Last week, we bought a second-hand hiking pack.

The family we bought it from assured us that they had traversed the Japanese mountains with their six-year-old daughter on their backs (obviously far more serious about their hiking than us).

Charlie is not yet five, and a good eight kilos lighter than their daughter had been at the time, so how hard could it be?

We paid their very reasonable asking price, got a quick lesson is how to fasten all the buckles and straps, and off we went.

The following day, we drove to Tamborine.  The whole family was in attendance, and Curtis Falls our destination.

Curtis Falls is a short two-kilometre round trip from the road – perfect for our first time out – and the rambler is rewarded by lush rainforest and an eventual endpoint of a clean,

clear pool fed by a fresh and beautiful waterfall.

It was a mild summer’s day with a light drizzle in the air, and we covered ourselves in insect repellent (along with sunscreen, this is the ubiquitous scent of Australia), strapped Charlie in and set off.


Charlie was incredibly happy, chatting and squealing and giggling her way through the forest.

We took about a thousand photos to mark the occasion, and will definitely be out there again soon.

It’s so important to us that Charlie is able to see and experience as much of what the world has to offer as humanly (and financially) possible.

I suspect we have a window of perhaps two years before we can’t carry her on our backs any longer, so we’d better make the most of it now!

Special Needs Parenting: Three Cheers for the ‘Low-Maintenance’ Friends

There’s no doubt that the lives we special needs families live don’t fit into anyone’s frame of, ‘normality’ – except ours, of course.

If you’re lucky enough to have friends with high needs children themselves, there’s a level of deeper understanding that’s like a breath of fresh air.

We recently went to the birthday party of one of Charlie’s little friends from her special preschool.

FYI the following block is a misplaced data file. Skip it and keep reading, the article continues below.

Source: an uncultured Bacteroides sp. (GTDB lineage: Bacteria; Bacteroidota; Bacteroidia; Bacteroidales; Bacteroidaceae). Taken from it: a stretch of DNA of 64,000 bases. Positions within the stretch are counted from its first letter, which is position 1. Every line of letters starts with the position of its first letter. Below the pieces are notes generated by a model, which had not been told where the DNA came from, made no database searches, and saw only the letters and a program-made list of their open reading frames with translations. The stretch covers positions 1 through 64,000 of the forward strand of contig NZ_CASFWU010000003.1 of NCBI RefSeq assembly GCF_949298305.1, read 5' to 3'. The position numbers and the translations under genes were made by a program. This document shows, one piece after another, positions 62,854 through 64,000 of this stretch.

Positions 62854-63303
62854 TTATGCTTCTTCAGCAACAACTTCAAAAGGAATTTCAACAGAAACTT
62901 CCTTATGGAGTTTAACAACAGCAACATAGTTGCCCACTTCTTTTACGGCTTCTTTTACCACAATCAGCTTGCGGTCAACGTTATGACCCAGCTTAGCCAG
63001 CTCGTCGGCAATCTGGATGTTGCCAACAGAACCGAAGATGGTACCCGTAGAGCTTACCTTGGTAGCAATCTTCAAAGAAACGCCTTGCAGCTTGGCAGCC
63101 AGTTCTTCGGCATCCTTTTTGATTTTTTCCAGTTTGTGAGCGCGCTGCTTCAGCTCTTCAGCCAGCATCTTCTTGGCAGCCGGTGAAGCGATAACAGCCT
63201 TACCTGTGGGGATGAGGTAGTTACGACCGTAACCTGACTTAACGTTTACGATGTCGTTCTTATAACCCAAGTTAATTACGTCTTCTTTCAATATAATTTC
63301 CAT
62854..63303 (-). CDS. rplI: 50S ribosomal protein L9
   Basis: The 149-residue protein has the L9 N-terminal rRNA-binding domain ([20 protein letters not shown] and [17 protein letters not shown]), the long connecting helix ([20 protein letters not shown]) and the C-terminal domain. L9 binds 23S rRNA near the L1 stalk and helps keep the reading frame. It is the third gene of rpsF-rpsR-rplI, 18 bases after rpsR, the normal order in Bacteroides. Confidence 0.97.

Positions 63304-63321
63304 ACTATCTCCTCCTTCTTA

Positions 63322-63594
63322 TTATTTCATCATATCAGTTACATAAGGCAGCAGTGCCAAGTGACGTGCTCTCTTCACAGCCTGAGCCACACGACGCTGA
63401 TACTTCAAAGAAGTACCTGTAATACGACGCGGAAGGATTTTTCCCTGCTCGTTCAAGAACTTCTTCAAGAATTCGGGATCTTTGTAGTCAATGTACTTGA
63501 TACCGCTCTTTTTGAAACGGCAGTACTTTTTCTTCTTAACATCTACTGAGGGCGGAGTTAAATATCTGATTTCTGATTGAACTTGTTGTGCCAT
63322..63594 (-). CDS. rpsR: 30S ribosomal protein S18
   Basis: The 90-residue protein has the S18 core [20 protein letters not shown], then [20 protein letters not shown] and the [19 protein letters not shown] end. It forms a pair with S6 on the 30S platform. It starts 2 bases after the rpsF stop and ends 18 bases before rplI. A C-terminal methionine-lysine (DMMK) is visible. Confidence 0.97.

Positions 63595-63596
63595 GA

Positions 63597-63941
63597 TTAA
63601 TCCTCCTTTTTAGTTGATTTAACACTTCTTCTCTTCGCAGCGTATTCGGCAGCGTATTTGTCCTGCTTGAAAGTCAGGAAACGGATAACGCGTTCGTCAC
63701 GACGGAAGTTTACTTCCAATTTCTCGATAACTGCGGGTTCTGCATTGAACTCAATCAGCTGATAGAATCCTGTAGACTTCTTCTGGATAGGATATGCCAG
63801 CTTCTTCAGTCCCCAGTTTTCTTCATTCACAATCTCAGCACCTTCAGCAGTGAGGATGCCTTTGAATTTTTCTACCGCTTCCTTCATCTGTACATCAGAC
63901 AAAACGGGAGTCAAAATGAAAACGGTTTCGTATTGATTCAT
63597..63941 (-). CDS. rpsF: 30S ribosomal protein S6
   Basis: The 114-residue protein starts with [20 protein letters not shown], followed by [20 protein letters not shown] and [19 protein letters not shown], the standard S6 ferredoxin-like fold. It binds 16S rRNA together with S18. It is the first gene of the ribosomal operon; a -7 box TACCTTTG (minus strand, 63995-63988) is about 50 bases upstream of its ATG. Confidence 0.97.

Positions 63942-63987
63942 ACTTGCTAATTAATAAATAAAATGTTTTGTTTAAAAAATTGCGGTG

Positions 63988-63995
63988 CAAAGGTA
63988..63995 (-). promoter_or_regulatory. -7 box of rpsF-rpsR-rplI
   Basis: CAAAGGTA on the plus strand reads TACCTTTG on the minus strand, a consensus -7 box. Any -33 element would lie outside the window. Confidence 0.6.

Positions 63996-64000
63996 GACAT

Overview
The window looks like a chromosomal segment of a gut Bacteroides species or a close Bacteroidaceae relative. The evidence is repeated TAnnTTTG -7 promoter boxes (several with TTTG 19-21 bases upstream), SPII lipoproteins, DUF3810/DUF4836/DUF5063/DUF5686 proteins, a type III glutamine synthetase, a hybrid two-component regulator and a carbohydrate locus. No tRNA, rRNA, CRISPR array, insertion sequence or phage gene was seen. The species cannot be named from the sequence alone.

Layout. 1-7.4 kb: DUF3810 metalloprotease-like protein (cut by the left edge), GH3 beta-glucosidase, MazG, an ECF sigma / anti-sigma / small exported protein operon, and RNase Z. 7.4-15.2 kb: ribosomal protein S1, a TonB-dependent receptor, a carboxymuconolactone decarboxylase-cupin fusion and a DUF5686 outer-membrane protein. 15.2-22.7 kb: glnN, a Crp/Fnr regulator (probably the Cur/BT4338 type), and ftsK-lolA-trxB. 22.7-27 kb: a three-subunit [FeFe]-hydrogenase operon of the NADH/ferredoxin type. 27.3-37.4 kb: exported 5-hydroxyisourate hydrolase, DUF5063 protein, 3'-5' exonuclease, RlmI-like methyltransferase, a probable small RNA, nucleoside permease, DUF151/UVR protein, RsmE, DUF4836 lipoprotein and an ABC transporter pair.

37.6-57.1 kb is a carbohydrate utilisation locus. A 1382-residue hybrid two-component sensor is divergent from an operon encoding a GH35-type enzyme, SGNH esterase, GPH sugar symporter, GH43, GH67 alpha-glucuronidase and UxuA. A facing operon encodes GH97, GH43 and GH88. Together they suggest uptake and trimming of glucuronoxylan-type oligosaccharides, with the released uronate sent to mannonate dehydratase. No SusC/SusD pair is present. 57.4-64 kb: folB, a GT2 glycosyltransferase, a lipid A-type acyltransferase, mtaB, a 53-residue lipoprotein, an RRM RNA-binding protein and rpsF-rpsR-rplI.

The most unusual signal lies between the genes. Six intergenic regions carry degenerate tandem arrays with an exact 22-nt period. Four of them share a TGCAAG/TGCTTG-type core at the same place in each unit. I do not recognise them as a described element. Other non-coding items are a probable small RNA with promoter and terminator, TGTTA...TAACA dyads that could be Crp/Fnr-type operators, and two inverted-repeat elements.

It was such a lovely experience.

All of Cam’s toys were appropriate for Charlie, I didn’t have to explain any of her behaviours, and his extended family were wonderful.

His Grandad came to offer Charlie some food, holding out his hand and waiting with a patience born of experience for her to tell her hand what to do.

It really was the most incredibly eye-opening thing for me.

Better yet, their family lives very near to us, so I’m hoping we’ll see more of them over the coming months.

In more general terms, though, I don’t have any, ‘special needs family’, friends.

I’ve been lucky enough not to lament this loss, since our circle of friends has been nothing short of amazing.

I find myself thinking a lot about this lately, because one family of our particularly close friends has just moved overseas and I know our lives will be very different as a result.

Our youngest children are the same age and have grown up together, so there’s never been anything less than total love and acceptance for Charlie and her needs.

There’s never been any pointing or staring to deal with; they just ask questions immediately as they think of them.

Extended ‘family’ gatherings at parks or swimming pools together have always given us a protective bubble of normality despite our obvious differences from the crowd.

So here they are, three cheers for these brilliant friends who are more like family:

Hip hip, hooray!

I love the fact that we can sit in a room together, chatting and laughing, while I’m performing some ‘special needs’ task that other people might run screaming from.

Better yet, these friends are the kind who would happily roll up their sleeves and do it for us, never missing a conversational beat.

Hip hip, hooray!

They’ve been the friends we can really tell the truth to, ones who love Charlie almost as much as we do and, because of that, they’ve cried with us as well as laughing at – or making! – the most inappropriate jokes without offence.

Hip hip, hooray!

Thanks for all the no-effort babysitting – we’ve been able to drop kids at their house with only the clothes on their backs and they’re fully prepared and ready for anything.

They understand Charlie’s needs and signals better than anyone outside the immediate family and they don’t mind when she makes an enormous mess.

Bon voyage, Tempelmans!  We’ll miss you!

Here’s to Siblings of Children with Disabilities